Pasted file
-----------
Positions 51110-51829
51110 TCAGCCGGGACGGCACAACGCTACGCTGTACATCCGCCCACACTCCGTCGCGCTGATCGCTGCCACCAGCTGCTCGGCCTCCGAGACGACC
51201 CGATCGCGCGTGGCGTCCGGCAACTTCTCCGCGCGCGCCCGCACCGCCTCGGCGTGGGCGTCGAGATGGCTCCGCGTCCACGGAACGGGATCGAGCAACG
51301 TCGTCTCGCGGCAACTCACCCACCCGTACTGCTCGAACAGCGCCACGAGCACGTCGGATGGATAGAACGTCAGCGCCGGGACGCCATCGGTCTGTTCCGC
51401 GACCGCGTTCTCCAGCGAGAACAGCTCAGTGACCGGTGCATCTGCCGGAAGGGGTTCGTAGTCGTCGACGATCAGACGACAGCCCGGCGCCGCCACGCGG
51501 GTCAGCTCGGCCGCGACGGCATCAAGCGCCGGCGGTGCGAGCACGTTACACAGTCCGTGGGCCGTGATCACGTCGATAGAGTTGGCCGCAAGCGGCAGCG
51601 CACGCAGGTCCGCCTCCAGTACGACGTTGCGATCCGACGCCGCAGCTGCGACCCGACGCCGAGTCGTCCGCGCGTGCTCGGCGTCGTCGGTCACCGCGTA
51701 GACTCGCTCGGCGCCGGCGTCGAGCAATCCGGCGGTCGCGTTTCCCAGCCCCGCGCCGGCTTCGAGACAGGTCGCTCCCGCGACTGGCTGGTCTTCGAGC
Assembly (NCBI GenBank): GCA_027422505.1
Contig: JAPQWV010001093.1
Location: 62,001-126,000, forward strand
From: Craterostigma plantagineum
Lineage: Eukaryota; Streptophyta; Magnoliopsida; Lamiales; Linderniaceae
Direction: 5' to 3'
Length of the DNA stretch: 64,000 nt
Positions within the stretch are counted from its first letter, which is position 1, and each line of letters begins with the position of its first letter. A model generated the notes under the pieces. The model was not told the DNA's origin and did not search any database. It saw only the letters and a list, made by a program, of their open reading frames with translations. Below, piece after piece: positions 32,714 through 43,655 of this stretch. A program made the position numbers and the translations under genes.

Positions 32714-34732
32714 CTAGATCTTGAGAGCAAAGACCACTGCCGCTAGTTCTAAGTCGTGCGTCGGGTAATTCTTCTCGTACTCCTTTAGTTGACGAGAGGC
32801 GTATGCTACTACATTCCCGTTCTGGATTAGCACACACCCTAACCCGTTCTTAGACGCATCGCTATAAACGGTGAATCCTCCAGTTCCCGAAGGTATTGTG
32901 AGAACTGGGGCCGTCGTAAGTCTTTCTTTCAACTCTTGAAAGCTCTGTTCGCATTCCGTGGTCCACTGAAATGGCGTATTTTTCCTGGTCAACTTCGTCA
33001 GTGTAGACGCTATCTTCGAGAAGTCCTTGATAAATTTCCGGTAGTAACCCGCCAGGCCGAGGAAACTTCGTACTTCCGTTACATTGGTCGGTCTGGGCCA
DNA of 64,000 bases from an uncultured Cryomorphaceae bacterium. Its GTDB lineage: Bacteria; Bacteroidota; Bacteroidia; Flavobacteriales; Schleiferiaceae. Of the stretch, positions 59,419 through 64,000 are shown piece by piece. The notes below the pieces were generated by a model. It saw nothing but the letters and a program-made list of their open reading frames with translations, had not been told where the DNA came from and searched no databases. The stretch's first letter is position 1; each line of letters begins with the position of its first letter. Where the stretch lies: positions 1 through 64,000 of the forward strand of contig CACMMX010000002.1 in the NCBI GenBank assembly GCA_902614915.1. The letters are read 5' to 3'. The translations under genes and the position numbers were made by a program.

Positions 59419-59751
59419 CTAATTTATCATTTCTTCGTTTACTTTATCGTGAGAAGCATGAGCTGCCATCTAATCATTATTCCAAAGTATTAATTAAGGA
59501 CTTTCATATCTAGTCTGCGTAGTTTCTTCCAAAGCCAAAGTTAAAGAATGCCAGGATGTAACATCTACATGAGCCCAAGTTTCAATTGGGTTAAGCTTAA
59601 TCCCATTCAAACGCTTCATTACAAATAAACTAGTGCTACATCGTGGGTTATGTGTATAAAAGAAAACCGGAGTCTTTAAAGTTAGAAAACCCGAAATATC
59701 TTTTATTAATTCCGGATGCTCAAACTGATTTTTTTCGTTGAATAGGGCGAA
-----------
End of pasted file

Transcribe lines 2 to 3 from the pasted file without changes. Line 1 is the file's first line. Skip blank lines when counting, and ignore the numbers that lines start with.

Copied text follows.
51110 TCAGCCGGGACGGCACAACGCTACGCTGTACATCCGCCCACACTCCGTCGCGCTGATCGCTGCCACCAGCTGCTCGGCCTCCGAGACGACC
51201 CGATCGCGCGTGGCGTCCGGCAACTTCTCCGCGCGCGCCCGCACCGCCTCGGCGTGGGCGTCGAGATGGCTCCGCGTCCACGGAACGGGATCGAGCAACG